K9 Genetic Testing Of Breeding Stock

Posted: September 13, 2010 by at Breeding

These days, puppy buyers are more aware of potential health issues that are associated with their breed. This means that breeders of pedigree dogs are expected to test their stock for any genetic diseases. By doing so, they can inform their puppy buyers of any disease risk in their new four legged family member.

There are two good reasons for testing your sire and dam for such diseases before breeding them.

1. You reduce the risk of producing puppies with a potentially devastating but preventable medical condition. You can also protect your puppy’s new owners from the heartache and expense of such a condition.

2. You are benefiting the breed as a whole by learning which dogs are carrying the relevant gene, and avoiding using them in your breeding program. This can reduce the incidence of that gene in the dog population.

It sounds simple enough, but in fact it can be challenging to prevent genetic disease in puppies.

Some conditions have a very simple mode of inheritance. Either the dog has a specific genetic makeup and is affected by the disease, or it doesn’t. We then know what we should expect in their offspring.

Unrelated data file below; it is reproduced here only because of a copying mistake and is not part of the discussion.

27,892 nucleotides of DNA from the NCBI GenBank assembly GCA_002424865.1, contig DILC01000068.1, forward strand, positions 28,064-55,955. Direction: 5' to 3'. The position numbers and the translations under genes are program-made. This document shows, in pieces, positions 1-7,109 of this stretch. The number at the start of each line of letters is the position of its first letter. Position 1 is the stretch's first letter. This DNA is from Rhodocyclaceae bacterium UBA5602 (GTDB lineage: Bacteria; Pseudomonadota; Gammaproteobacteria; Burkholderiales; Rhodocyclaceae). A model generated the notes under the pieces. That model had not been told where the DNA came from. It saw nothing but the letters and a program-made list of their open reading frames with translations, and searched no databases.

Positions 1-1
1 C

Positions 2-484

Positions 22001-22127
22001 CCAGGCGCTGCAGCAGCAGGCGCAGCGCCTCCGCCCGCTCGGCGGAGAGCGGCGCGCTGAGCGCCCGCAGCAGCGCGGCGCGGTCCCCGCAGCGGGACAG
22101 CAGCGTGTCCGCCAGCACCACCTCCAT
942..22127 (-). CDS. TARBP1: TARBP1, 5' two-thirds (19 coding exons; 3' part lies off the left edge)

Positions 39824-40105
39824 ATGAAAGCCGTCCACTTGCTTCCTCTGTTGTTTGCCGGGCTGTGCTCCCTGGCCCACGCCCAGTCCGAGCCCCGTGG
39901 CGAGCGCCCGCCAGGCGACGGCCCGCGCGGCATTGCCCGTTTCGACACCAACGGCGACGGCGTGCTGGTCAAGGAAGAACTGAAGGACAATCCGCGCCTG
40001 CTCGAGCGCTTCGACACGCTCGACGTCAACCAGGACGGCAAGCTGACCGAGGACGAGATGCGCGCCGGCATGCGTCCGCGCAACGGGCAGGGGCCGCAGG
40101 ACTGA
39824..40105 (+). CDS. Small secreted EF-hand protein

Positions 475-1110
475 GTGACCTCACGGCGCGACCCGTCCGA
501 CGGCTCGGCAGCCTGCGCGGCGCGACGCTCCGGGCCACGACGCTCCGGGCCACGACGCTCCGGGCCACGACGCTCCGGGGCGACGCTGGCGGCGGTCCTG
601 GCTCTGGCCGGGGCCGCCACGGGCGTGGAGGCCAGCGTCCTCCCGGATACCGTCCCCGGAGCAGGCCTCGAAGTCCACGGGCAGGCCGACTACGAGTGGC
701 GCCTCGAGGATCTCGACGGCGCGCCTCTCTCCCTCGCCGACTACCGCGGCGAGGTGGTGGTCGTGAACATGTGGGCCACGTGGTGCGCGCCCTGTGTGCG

Other conditions are influenced by many genes, which makes prevention difficult. Not only that, but sometimes environmental factors also have an effect on a genetic disease. Hip dysplasia is a good example of this – breeding stock are x-rayed to evaluate their hips, and only those animals with good hip scores are used for breeding. It is thought that several genes are involved in this disease, but factors such as nutrition, growth rate and exercise levels also play a role in whether a dog is affected. This can mean that it’s not possible to guarantee that a pup will be completely free of the disease.

In Summary – Genetic testing of breeding stock is certainly an added expense for dog breeders, however it is a vital part of breeding and raising a healthy litter. It’s important to put the best interests of the breed ahead of any monetary concerns, and do whatever it takes to reduce the incidence of these genetic conditions.